The current OLED display has a challenge in terms of blue light source. Although there are high-performance red and green organic light-emitting diodes, there is a lack of blue light sources with similar performance.
Researchers at Kyushu University in Japan used a new molecular combination of emitters and demonstrated a new way to overcome this challenge. The pure blue OLED divides the energy conversion and emission process between two different molecules.
Using this method, researchers can produce a high-efficiency emission of pure blue light that can maintain brightness for a relatively long period of time, and the device does not use any expensive metal atoms.
The researchers said that although there are more and more options for red and green OLEDs, devices emitting high-energy blue light have always been a challenge. For a long time, efficiency, color purity, cost, and life have been weighed against each other, and the working life of blue emitters is usually short, and expensive metals such as iridium or platinum must be used.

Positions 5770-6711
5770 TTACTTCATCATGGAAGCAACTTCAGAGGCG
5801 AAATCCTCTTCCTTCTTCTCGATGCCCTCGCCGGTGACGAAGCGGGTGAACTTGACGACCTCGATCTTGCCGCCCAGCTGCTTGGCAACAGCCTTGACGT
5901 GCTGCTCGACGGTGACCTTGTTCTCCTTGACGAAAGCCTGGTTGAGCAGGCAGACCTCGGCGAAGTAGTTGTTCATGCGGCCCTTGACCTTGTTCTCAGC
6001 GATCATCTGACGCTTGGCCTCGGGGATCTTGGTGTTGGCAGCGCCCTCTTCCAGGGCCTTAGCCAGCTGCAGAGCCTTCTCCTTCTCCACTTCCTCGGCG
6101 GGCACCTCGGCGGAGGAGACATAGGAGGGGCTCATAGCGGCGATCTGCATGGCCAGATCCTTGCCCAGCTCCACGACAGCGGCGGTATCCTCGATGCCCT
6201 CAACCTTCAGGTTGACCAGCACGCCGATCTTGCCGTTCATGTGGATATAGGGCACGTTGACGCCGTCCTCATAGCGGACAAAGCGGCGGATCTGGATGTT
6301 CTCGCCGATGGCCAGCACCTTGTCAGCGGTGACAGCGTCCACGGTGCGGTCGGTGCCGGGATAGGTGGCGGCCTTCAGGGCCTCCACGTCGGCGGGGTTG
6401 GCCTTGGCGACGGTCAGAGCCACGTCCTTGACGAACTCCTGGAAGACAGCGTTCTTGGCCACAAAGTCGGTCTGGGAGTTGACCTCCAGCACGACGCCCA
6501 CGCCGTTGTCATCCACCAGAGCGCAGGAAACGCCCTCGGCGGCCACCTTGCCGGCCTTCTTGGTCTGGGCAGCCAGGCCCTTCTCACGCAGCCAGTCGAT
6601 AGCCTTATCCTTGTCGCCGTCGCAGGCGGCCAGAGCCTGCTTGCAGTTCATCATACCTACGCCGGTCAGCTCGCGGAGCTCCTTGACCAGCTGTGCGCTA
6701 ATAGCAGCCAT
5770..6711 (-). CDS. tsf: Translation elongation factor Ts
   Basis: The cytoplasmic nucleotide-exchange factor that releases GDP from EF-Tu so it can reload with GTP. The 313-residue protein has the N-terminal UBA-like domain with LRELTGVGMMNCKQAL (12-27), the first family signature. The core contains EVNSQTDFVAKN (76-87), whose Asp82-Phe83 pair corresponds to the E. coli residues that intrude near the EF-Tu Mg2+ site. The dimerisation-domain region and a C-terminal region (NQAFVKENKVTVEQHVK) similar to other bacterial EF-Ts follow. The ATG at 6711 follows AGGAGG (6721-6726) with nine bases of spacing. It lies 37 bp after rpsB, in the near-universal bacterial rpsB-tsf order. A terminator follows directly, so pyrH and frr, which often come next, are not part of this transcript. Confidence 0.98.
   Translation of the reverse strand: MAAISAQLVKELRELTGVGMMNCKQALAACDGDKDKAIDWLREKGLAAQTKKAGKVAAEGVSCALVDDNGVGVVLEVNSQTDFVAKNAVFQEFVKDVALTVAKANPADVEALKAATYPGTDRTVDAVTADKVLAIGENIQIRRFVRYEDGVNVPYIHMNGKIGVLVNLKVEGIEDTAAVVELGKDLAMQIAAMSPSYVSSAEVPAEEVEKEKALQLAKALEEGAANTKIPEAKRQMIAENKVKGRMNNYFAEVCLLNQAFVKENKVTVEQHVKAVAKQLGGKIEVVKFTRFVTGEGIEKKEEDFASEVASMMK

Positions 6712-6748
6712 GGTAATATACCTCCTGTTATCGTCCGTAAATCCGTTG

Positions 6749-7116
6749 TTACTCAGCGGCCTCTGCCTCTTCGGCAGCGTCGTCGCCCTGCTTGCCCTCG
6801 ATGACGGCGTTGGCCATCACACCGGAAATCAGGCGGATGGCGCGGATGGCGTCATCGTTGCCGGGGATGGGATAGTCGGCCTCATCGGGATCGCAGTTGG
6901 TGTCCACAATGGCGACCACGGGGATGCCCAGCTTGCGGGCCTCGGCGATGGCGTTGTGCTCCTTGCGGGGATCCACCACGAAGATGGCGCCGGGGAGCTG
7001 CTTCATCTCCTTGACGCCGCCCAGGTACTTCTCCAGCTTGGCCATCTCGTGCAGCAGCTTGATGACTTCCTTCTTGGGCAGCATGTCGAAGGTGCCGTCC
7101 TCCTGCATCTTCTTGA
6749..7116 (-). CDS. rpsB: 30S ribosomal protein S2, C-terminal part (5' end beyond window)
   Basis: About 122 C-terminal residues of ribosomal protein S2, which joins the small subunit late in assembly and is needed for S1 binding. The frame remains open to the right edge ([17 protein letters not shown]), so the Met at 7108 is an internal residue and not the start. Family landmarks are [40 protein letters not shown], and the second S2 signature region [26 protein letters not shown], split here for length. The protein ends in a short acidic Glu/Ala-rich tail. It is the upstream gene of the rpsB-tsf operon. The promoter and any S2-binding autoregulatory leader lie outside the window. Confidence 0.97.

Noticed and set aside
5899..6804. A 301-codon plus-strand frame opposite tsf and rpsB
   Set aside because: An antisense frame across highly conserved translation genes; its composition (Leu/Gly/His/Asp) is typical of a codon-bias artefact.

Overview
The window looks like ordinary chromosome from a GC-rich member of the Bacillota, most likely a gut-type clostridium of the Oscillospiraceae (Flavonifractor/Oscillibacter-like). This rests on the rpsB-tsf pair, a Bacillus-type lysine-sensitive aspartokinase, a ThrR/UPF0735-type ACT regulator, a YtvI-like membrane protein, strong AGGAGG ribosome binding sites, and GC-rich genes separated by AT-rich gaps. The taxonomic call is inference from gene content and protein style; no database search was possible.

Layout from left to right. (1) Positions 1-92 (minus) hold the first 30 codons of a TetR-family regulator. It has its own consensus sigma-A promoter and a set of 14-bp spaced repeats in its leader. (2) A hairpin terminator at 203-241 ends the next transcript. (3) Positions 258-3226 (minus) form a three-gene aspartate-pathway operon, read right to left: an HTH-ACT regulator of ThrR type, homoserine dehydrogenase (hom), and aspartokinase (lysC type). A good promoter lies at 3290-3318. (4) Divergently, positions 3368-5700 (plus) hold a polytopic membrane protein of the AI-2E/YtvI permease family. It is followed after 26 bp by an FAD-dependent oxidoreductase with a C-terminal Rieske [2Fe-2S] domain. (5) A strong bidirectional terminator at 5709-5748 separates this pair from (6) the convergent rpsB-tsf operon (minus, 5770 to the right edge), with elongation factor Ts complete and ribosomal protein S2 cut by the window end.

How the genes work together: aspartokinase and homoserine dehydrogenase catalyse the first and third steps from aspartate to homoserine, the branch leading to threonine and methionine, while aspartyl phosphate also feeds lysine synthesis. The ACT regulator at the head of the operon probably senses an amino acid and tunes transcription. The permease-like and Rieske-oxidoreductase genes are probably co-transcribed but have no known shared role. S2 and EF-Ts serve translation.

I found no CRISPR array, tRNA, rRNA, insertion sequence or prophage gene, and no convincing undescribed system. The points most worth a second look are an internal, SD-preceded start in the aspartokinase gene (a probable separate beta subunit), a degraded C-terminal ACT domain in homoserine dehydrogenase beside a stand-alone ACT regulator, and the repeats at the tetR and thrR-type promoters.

Researchers at Kyushu University's Organic Photonics and Electronics Research Center (OPERA) have developed light-emitting molecules based on thermally activated delayed fluorescence processes. This process can achieve the same efficiency without metal atoms, and exhibits the ability to emit multiple colors.
The researchers used a bimolecular approach called hyperfluorescence, which allowed the team to achieve a longer working life at higher brightness, longer than previously reported high-efficiency OLEDs with similar color purity. Their method basically stacks two devices together to effectively double the emission at the same current. The result is that under high brightness, the life span has almost doubled.
Researchers estimate that at milder intensities, the device can maintain 50% brightness for more than 10,000 hours. The team hopes that their OLED can replace the blue part of the OLED currently used in displays in the future.